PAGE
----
point, which is that molecular diagnostics have been used very
much for individual patient management and I think will replace
tissue culture nationally for that, but we do have a need to isolate
virus for public health purposes. If one thinks of the influenza
vaccine, for example, we need to make isolates of the virus which
will not be provided through routine diagnostic services. There
is sometimes a distinction between a public health need and what
is provided through clinical diagnostic services.
182. Can I tease out these comments that you
made about training and, also, on diagnostic services? How does
this compartmentalising of both training and diagnostic services
from clinical services (and you did not comment, I see, on the
training of microbiologists and virologists as opposed to infectious
disease physicians) help in surveillance, the delivery of patient
care in a co-ordinated way and, also, and much more importantly,
the surveillance of infectious diseases? Why is this model better
that you describe?
(Professor Griffiths) I am not sure any of us said
it was better. I think we answered the question "What is
it like?". The surveillance of virus infections could be
183. By changing this model?
(Professor Griffiths) You need to start from the position
of the way things are now and try to look forward and say how
would you like them to evolve in the future. We would very much
like to meet many of the things that are in the report Getting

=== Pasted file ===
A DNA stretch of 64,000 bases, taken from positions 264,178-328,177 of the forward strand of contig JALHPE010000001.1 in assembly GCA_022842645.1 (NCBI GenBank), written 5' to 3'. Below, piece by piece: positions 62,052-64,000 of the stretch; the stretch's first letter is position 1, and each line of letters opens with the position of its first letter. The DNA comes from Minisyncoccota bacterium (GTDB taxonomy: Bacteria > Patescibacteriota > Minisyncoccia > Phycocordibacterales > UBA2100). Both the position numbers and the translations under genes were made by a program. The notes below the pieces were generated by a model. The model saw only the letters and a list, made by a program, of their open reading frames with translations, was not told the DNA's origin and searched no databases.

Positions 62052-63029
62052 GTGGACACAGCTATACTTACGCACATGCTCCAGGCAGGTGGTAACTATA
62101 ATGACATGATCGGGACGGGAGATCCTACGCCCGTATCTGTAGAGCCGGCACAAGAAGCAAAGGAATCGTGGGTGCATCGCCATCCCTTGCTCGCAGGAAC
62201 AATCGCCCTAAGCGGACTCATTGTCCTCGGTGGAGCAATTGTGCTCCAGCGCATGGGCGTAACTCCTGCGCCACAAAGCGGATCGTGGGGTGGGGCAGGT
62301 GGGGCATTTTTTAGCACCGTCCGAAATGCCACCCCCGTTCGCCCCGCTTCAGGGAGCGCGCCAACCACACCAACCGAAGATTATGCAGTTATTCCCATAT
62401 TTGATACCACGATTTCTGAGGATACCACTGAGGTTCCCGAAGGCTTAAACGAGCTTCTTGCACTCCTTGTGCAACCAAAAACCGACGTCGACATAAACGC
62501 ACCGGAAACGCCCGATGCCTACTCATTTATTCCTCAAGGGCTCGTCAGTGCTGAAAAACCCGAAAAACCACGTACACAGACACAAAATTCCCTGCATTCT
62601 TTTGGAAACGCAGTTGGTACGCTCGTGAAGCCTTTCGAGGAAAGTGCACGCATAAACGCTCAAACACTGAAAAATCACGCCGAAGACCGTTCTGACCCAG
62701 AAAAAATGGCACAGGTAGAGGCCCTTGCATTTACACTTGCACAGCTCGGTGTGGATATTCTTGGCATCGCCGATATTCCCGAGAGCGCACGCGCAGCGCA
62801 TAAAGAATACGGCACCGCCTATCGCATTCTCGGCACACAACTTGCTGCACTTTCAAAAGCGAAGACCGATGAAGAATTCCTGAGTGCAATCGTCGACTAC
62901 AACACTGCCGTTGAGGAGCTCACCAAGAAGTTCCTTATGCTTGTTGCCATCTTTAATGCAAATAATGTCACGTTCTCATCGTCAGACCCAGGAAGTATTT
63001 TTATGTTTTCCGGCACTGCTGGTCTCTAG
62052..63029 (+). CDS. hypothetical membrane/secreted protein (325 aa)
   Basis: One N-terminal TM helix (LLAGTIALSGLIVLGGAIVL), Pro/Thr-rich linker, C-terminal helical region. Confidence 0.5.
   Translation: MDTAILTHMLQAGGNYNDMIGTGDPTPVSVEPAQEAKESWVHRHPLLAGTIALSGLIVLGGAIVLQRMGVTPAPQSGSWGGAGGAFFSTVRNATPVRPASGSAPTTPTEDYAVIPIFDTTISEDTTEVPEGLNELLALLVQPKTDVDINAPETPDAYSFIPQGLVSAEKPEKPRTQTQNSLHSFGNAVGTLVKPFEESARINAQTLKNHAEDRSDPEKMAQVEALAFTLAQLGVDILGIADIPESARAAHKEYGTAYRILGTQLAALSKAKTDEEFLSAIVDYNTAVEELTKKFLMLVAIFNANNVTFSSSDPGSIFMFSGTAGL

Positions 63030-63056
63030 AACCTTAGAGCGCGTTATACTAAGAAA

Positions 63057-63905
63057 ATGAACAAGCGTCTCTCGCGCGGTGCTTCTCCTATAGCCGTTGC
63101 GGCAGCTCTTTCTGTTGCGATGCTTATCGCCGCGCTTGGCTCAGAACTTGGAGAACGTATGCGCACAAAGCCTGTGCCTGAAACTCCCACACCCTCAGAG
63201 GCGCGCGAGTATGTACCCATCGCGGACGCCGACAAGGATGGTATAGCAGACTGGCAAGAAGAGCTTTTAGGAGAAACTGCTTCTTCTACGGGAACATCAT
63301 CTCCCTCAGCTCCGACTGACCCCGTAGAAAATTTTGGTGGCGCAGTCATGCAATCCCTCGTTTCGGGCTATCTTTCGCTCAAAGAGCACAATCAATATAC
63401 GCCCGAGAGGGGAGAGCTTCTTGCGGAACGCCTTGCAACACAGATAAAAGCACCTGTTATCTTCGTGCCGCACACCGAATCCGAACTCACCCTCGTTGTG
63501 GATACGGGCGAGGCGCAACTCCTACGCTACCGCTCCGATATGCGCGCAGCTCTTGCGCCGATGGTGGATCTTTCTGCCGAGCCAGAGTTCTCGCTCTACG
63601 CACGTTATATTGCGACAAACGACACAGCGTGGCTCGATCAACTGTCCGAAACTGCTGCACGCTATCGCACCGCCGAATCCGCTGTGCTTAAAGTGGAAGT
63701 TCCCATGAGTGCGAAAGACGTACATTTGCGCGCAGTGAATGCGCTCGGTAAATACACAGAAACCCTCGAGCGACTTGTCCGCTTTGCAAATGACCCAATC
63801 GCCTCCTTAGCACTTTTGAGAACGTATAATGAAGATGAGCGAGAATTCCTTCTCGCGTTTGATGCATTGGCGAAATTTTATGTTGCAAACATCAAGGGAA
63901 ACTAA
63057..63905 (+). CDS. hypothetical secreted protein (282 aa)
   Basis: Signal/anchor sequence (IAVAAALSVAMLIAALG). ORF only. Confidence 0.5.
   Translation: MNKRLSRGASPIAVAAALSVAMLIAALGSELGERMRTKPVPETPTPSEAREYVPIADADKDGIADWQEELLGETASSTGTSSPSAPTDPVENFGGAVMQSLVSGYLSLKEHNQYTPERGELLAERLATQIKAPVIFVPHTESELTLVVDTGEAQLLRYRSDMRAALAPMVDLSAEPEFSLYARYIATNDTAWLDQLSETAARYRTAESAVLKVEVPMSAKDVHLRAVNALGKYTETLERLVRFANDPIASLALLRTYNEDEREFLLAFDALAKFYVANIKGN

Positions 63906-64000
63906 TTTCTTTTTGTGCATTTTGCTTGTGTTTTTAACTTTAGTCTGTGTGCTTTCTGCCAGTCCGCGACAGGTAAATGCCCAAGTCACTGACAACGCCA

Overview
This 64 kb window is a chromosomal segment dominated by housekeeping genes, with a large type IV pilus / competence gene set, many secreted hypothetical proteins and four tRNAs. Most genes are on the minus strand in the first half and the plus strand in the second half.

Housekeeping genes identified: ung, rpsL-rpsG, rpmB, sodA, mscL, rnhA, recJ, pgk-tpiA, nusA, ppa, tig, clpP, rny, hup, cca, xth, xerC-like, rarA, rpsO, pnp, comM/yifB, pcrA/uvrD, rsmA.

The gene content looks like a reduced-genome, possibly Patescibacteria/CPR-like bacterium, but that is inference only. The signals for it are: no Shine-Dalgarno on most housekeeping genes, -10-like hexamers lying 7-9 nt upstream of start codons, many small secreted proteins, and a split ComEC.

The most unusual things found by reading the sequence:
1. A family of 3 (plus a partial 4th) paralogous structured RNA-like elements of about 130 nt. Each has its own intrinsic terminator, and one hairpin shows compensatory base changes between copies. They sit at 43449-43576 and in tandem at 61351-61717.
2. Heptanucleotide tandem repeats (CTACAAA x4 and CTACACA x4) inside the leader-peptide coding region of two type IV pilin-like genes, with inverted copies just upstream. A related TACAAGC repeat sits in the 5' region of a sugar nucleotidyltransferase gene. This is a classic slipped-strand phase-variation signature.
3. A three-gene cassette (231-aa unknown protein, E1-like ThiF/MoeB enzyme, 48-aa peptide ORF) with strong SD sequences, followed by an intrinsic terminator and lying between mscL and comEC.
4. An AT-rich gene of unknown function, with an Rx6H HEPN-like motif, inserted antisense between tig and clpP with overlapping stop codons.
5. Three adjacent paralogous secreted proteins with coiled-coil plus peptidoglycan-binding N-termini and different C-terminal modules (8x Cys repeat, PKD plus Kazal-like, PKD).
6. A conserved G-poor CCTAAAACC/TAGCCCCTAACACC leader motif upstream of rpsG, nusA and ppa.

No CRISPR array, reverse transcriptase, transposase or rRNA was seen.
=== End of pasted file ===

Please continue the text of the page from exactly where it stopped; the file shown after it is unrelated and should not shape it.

Ahead of the Curve. For example, having standard operating
procedures throughout the UK; having standard ways of coming to
a diagnosis that differentiated between diseases. To take Hepatitis
B as an example, if you ask at the moment "Can you tell us
how many carriers of Hepatitis B there are in the country and
can you differentiate from acute cases of Hepatitis?" I think
the answer is no. That is unfortunate, from the point of view
of justifying the deployment of Hepatitis vaccine, for example.
Things could be greatly improved. We are not saying to you "This
is the ideal situation".
(Dr Zambon) I think it might also be fair to say that
surveillance of viral diseases does not only depend on clinical
virologists. One of the greatest areas where there is need for
improved surveillance of viral disease is in primary care, and
the ability to deliver viral diagnosis in the primary care is
really a serious challenge, I think, for any health system. In
particular, delivery of viral diagnosis is an expensive process.
In a seven-minute consultation, actually taking time to take an
appropriate sample is often regarded as a time-wasting exercise
because the ability to provide information to affect patient management
is not available during the time of the consultation or, indeed,
shortly after it. So the point I wish to make is that improvement
of surveillance of viral diseases requires improvement of diagnosis
in many different fields, of which clinical virology is only one.
(Dr Pillay) Another example, I think, of why the existing
model is not optimal, in terms of the separation somewhat between
epidemiology and clinical virology, comes with these new techniques.
For instance, the ability to quantify the amount of virus being
carried in chronic carriers of Hepatitis B and Hepatitis C (which
will become increasingly important) and HIV, is currently in the
realm of very "clinical" rather than "epidemiological
virology", but these measurements also allow the ability
to assess how infectious those individuals are to others. Here
is an example where with a more integrated epidemiology and clinical